James TweedieAll materialsWrite to the authorThe Conservative Party government has taken a series of potentially unpopular steps beginning in the summer, including raising National Insurance contributions for both employers and workers to pay for elderly care and clearing a backlog of NHS cases caused by the pandemic.The British House of Lords has protested the government’s decision to suspend part of the ‘triple lock’ for state pensions next year.A cross-party motion against the move, announced on September 7 by Work and Pensions Secretary Therese Coffey, passed by 280 votes to 178 in the upper house on Tuesday.The triple lock pledge sees pensions rise each year using the highest metric of either inflation, average wage increases or a 2.5 percent baseline. Coffey justified ditching the earnings element in the 2022-23 financial plan on the basis that median salaries had jumped by 8 percent this year, following the end of the COVID-19 lockdown.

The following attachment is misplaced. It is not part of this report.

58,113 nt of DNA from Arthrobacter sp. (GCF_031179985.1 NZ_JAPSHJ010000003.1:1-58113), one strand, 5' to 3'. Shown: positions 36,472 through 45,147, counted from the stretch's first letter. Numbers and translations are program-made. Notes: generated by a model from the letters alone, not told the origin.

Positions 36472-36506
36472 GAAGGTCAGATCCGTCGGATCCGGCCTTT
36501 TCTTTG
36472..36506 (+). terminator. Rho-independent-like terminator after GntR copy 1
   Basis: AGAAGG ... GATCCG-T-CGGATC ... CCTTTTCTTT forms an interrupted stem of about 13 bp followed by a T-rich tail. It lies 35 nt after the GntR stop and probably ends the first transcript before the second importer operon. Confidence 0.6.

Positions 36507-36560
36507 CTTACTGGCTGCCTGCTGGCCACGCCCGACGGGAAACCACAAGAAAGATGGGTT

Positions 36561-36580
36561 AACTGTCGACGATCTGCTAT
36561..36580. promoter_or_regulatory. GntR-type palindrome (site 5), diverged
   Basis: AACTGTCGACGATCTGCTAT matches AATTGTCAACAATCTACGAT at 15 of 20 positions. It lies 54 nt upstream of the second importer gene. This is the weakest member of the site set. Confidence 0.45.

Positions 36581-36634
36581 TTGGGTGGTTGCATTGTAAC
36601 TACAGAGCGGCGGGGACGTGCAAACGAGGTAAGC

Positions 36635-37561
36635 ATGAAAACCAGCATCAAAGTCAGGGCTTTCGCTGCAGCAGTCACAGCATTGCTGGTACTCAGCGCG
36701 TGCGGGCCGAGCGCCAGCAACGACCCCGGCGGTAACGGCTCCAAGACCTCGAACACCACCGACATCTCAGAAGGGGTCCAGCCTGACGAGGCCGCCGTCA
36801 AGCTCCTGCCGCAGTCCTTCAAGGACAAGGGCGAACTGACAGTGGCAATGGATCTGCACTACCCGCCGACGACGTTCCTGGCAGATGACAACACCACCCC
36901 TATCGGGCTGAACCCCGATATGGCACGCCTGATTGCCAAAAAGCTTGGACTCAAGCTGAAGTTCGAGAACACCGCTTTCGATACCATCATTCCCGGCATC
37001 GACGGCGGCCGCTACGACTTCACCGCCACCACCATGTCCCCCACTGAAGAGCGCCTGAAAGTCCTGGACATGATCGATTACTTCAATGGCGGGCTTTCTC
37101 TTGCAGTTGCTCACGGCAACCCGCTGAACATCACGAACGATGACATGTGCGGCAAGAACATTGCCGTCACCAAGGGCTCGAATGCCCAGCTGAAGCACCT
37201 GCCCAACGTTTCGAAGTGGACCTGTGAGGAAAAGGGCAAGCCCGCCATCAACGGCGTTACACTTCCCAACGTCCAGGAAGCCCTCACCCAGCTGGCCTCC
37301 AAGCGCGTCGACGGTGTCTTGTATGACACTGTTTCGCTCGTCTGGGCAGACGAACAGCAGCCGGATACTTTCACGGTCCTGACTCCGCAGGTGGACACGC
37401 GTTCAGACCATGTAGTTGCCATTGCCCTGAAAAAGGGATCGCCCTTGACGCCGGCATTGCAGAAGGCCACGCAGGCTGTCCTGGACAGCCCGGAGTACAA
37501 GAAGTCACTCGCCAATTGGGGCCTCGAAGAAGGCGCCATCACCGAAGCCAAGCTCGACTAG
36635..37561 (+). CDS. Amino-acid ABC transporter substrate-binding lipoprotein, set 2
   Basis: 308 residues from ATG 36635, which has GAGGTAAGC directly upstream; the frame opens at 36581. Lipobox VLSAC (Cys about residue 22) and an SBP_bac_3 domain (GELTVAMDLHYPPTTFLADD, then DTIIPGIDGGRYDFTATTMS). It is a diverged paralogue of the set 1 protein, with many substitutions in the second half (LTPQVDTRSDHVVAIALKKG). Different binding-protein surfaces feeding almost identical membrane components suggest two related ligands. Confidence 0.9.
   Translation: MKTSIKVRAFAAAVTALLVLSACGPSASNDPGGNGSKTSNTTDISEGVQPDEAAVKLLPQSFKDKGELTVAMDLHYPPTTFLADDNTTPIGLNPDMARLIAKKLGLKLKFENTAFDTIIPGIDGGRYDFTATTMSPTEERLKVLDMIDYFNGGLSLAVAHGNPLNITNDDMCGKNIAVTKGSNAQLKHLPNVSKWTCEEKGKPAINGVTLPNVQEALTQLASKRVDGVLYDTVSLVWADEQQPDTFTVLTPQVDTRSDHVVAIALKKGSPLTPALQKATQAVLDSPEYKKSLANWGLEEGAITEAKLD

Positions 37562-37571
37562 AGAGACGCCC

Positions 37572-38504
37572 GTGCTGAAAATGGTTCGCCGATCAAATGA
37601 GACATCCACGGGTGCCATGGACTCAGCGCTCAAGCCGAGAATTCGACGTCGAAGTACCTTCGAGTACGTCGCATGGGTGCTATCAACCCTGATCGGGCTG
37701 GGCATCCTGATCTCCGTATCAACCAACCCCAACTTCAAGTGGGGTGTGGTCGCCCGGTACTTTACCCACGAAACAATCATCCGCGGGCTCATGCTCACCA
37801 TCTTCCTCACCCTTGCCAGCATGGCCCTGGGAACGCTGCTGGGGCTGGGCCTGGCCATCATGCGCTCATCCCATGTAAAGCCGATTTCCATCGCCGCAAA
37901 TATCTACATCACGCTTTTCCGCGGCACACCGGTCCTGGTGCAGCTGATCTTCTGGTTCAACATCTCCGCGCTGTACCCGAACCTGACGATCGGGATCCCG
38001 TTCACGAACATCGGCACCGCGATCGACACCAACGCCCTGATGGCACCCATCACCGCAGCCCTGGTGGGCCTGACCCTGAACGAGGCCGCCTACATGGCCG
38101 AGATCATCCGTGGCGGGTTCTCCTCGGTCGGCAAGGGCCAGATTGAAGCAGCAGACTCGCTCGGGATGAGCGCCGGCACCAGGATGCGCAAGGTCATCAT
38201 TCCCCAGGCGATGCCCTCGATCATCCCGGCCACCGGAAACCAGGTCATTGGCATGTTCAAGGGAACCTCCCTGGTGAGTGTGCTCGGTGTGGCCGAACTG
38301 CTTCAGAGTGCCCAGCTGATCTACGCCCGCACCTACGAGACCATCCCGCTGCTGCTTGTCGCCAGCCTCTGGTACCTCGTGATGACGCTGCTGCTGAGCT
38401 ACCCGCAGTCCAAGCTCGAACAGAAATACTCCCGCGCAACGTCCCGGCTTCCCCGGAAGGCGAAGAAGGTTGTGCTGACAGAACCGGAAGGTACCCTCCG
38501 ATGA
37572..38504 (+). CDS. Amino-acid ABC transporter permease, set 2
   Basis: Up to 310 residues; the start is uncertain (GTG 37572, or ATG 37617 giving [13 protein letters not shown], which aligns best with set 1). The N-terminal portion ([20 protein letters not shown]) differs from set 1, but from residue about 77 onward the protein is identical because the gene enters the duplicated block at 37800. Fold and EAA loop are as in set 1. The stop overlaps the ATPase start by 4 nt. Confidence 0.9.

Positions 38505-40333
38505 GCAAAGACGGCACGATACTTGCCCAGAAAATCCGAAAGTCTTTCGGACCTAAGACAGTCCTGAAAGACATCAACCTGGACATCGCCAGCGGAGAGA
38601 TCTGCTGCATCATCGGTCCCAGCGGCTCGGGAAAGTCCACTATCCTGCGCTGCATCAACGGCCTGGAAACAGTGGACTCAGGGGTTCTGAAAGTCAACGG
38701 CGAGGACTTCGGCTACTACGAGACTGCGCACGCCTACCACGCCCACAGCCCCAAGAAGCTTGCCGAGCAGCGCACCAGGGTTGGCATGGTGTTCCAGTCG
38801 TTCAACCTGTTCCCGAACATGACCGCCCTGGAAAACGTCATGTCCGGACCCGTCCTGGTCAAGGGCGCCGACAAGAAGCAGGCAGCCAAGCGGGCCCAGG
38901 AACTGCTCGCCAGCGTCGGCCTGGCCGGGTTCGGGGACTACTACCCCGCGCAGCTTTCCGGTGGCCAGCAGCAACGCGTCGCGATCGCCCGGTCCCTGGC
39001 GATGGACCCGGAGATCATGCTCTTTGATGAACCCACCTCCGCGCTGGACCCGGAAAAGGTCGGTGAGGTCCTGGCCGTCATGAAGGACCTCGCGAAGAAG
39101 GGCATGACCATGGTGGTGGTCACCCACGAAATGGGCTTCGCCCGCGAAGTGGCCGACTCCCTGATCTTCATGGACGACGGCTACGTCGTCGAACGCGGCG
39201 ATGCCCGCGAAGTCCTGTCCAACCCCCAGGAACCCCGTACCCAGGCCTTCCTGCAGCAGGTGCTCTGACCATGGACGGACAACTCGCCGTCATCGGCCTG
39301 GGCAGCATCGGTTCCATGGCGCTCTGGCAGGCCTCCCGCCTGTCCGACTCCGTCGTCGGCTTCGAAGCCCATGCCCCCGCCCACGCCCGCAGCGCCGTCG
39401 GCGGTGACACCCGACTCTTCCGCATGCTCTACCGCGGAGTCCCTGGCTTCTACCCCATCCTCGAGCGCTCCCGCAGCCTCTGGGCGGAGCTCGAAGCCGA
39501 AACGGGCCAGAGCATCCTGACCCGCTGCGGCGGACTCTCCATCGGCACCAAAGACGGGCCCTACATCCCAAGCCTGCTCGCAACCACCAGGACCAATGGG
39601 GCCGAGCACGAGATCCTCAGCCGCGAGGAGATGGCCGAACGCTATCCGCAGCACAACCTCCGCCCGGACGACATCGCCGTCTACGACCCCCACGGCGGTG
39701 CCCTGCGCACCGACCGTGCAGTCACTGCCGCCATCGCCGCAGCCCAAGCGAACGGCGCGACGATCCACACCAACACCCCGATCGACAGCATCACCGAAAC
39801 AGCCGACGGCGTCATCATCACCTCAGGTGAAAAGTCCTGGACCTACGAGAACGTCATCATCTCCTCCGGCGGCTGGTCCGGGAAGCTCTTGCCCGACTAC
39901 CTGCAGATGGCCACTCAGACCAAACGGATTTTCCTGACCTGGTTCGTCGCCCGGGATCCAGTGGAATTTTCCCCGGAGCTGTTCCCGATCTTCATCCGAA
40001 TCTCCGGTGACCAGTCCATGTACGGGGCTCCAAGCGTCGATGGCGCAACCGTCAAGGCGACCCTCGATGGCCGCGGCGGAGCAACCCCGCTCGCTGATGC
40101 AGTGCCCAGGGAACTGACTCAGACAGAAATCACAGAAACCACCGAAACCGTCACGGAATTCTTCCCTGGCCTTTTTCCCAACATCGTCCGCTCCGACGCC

The move was expected to save around £4 billion, as Prime Minister Boris Johnson’s government also raised National insurance — the UK social security tax — by an additional 1.25 percent. That tax hike was reportedly to fund extra spending by the National Health Service, which has struggled to clear a backlog of cases built up during the lockdown while also funding elderly care.
The opposition Labour party accused the Conservatives of using the pandemic as a “smokescreen” to cover breaking their pensions promise.
"The government made a promise to the British people that they would keep the pensions triple lock. I am grateful that peers voted to keep an accurate link with earnings," Labour shadow work and pensions secretary Jonathan Reynolds said.
Rishi Sunak Hoists Red Ensign, Hands Out Populist Prosecco Tax Cut in Heavily Leaked Budget Speech27 October, 14:42 GMTMost parliamentary motions are not legally binding on the government. Even in legislative votes, the elected House of Commons can overrule amendments passed by the appointed and hereditary lords, by defeating them in three consecutive votes.The 280 votes represent just over a third of the 786 peers, a number which fluctuates with the annual royal honours list and the deaths of sitting members.